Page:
Switzerland - 22 September, 2023 - Participants in the mining industry are making every effort to meet the demand associated with the transition to new types of energy. Most of the challenges are related to the extraction, processing and use of key raw materials, and these processes now clearly require new solutions, says Stanislav Kondrashov from Telf AG. Therefore, the global battery industry is in an active phase of development. And the latest changes demonstrate how the shortages of critical mineral resources and those that negatively impact the environment can be overcome.
Stanislav Kondrashov on competing battery technologies
Until recently, most lithium-ion (Li-ion) batteries were made with lithium iron phosphate (LFP) or lithium nickel cobalt manganese oxide (NMC) chemicals. However, today the range of rechargeable batteries is much more diverse than even five years ago. This step is dictated by the times. This is required by the rapid development of electric vehicles (EV), which are increasingly filling the car markets, Stanislav Kondrashov from Telf AG comments on the trends. He says increasing range and safety, as well as the need to reduce the cost of electric cars, are driving further innovation in their production.
Sodium-ion batteries as a turning point in the structure of electric cars, - Stanislav Kondrashov Telf AG
The battery industry has continued to improve in recent years. Before the advent of significant Chinese investment, emphasis on Na-ion based chemistries was minimal due to their low energy density. This drawback has limited their use in electric vehicles. However, China saw the potential in such cost-effective technology and developed large battery formats based on it. It will be used in two-thirds of new electric vehicles in China this year, giving Tesla and Ford a boost. They followed suit and tried to introduce this type of battery into their products.
“The emergence of technology based on Na-ions really resembles a return of interest in LFP batteries,” says Stanislav Kondrashov from Telf AG. - Chinese companies are actively developing technologies that practically do not use lithium, nickel and cobalt. One of the key advantages of fully discharged Na-ion cells is their safety during transportation, which becomes another attractive factor.
Kondrashov expresses the opinion that Na-ion batteries can indeed take a leading position and become an attractive alternative in the field of energy-intensive batteries.
Industry experts have been tracking announcements of more than 150 GWh of Na-ion battery production capacity. That's enough to power three million EV cars a year. True, this figure is still 10 times less than that of lithium-ion batteries.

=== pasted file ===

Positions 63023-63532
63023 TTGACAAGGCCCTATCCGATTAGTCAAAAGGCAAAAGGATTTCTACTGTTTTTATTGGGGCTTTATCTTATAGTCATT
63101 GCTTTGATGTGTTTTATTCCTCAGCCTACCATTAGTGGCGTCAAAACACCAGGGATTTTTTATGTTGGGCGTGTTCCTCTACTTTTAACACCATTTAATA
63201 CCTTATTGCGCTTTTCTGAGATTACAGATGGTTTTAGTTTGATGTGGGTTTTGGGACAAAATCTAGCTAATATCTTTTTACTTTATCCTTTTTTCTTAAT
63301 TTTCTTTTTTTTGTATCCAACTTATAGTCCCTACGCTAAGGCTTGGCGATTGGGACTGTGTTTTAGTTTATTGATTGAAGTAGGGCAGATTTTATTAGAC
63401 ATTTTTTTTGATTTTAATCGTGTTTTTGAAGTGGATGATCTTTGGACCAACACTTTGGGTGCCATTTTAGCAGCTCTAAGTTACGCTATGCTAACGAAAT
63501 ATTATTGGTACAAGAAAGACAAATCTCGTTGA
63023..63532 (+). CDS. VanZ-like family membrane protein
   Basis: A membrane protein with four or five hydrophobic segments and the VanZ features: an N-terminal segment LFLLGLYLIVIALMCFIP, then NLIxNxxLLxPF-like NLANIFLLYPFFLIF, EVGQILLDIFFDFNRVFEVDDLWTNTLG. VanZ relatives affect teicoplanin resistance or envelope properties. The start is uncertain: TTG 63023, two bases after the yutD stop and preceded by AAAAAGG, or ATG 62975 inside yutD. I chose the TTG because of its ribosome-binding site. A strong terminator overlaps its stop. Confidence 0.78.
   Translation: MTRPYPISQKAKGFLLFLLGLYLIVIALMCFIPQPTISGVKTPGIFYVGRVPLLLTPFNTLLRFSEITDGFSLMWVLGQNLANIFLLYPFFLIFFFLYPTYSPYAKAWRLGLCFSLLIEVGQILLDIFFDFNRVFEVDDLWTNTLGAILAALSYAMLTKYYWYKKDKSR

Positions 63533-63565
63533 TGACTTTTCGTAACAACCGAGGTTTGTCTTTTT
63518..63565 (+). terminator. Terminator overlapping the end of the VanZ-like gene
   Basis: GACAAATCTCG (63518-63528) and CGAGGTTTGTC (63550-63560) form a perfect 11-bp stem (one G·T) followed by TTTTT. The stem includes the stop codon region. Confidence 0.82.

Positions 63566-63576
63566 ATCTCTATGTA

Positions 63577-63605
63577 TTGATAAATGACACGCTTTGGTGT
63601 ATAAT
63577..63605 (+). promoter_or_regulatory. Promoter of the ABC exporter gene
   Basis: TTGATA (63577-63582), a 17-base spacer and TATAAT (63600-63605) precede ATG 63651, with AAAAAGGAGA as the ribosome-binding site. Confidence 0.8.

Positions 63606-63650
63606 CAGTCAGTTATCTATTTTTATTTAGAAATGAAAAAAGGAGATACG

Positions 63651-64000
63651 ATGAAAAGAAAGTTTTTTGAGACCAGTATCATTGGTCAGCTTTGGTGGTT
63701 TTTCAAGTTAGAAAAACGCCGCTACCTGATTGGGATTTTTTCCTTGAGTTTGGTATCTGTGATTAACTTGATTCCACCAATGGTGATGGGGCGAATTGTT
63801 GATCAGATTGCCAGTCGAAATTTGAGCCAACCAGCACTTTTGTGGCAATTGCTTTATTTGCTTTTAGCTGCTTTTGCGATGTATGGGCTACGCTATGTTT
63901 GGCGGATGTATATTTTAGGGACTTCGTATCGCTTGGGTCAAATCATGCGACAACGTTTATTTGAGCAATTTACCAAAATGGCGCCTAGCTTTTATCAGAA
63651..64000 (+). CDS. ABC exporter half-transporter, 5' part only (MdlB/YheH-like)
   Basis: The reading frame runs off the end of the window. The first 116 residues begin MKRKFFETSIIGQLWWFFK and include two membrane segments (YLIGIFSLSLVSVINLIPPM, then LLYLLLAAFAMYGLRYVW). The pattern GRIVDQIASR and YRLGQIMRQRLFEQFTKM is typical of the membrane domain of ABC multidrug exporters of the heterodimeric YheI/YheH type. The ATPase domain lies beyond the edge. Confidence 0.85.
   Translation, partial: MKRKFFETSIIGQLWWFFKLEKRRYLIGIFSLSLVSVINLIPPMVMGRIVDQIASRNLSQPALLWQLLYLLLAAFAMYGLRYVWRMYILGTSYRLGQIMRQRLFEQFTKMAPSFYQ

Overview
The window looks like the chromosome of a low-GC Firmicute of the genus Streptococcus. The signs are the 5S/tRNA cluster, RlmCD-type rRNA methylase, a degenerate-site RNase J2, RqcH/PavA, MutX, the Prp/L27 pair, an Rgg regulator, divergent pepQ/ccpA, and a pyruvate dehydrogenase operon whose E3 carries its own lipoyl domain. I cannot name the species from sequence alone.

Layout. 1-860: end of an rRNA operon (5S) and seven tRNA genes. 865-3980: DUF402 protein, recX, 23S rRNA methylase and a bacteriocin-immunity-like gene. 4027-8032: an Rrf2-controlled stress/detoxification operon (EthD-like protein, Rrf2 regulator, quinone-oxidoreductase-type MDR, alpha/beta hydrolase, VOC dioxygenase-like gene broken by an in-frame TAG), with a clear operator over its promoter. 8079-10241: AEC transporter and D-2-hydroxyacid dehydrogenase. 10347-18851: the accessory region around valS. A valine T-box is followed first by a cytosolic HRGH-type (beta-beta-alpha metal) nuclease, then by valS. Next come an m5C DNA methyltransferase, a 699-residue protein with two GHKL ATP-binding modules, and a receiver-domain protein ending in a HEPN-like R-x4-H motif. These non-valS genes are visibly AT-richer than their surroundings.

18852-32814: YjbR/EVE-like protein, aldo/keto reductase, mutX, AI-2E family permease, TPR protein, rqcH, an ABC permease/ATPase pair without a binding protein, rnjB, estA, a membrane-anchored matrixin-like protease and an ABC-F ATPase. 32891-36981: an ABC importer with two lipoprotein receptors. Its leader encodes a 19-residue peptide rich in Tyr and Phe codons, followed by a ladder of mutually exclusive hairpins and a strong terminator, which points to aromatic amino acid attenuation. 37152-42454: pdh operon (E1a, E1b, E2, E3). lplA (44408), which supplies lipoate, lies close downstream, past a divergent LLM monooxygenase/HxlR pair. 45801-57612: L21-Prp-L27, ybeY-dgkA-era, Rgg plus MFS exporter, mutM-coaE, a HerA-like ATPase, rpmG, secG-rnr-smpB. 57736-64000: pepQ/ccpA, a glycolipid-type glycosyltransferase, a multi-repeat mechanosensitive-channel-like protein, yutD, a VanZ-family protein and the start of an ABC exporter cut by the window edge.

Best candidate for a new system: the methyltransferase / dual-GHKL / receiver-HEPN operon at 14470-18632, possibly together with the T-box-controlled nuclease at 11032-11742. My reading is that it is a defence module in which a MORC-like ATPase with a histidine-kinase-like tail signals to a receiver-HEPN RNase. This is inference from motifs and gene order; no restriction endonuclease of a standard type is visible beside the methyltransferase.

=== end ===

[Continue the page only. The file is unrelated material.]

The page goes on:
Stanislav Kondrashov: advantages in Na-ion battery technology do not solve global problems
Although competitive, the energy density of sodium-ion batteries cannot yet compete with nickel-based lithium-ion batteries. It is half the size, which creates a problem with the range of electric cars. As Stanislav Kondrashov from Telf AG notes, the solution could be to increase the density of Na-ion batteries and expand the infrastructure for appropriate car charging.
Sodium-ion batteries also lack established supply chains and manufacturing processes like lithium-ion batteries. The way out of the situation, according to Kondrashov, may be to invest huge investments only in the construction of gigafactories. Additional funds, according to the expert, will be needed to create capacities for the production of cathodes, anodes and chemical components. Given its track record of attracting large investments, China is likely to once again become a leader in this area.
However, it should be noted that interest in Na-ion batteries is not limited to China. India also claims a place in the sun in this area. Proof of this is that the Indian conglomerate Reliance Industries acquired Faradion, a British developer of sodium ion cells, in 2021. The company has developed a scheme for the use of Na-ion batteries in stationary energy storage systems and their potential in the two- and three-wheeled electric vehicle market. Telf AG's Stanislav Kondrashov believes these factors could help ease pressure on lithium-ion battery demand and the associated supply chain. This means stimulating the entry of new technology for the production of electric cars into the market.